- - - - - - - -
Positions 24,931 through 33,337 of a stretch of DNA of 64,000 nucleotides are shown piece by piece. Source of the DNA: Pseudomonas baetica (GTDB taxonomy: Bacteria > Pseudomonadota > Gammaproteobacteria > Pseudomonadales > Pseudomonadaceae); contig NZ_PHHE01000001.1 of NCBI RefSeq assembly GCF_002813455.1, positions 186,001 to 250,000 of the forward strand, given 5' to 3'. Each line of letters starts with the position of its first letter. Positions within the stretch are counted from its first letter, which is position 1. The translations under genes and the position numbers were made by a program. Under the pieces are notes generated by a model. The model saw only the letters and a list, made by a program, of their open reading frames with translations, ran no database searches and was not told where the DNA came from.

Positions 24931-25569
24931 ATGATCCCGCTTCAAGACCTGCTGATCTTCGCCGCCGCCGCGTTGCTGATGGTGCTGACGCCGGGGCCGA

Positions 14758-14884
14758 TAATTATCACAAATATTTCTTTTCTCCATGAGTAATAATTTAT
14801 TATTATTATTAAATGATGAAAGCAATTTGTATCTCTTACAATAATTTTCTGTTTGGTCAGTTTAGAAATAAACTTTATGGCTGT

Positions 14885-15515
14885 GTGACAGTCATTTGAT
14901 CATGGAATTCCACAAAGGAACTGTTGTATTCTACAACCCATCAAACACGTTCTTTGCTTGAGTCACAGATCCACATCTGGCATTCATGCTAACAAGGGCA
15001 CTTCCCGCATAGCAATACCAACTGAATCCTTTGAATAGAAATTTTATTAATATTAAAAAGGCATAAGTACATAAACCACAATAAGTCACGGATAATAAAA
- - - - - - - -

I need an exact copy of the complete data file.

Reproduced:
Positions 24,931 through 33,337 of a stretch of DNA of 64,000 nucleotides are shown piece by piece. Source of the DNA: Pseudomonas baetica (GTDB taxonomy: Bacteria > Pseudomonadota > Gammaproteobacteria > Pseudomonadales > Pseudomonadaceae); contig NZ_PHHE01000001.1 of NCBI RefSeq assembly GCF_002813455.1, positions 186,001 to 250,000 of the forward strand, given 5' to 3'. Each line of letters starts with the position of its first letter. Positions within the stretch are counted from its first letter, which is position 1. The translations under genes and the position numbers were made by a program. Under the pieces are notes generated by a model. The model saw only the letters and a list, made by a program, of their open reading frames with translations, ran no database searches and was not told where the DNA came from.

Positions 24931-25569
24931 ATGATCCCGCTTCAAGACCTGCTGATCTTCGCCGCCGCCGCGTTGCTGATGGTGCTGACGCCGGGGCCGA

Positions 14758-14884
14758 TAATTATCACAAATATTTCTTTTCTCCATGAGTAATAATTTAT
14801 TATTATTATTAAATGATGAAAGCAATTTGTATCTCTTACAATAATTTTCTGTTTGGTCAGTTTAGAAATAAACTTTATGGCTGT

Positions 14885-15515
14885 GTGACAGTCATTTGAT
14901 CATGGAATTCCACAAAGGAACTGTTGTATTCTACAACCCATCAAACACGTTCTTTGCTTGAGTCACAGATCCACATCTGGCATTCATGCTAACAAGGGCA
15001 CTTCCCGCATAGCAATACCAACTGAATCCTTTGAATAGAAATTTTATTAATATTAAAAAGGCATAAGTACATAAACCACAATAAGTCACGGATAATAAAA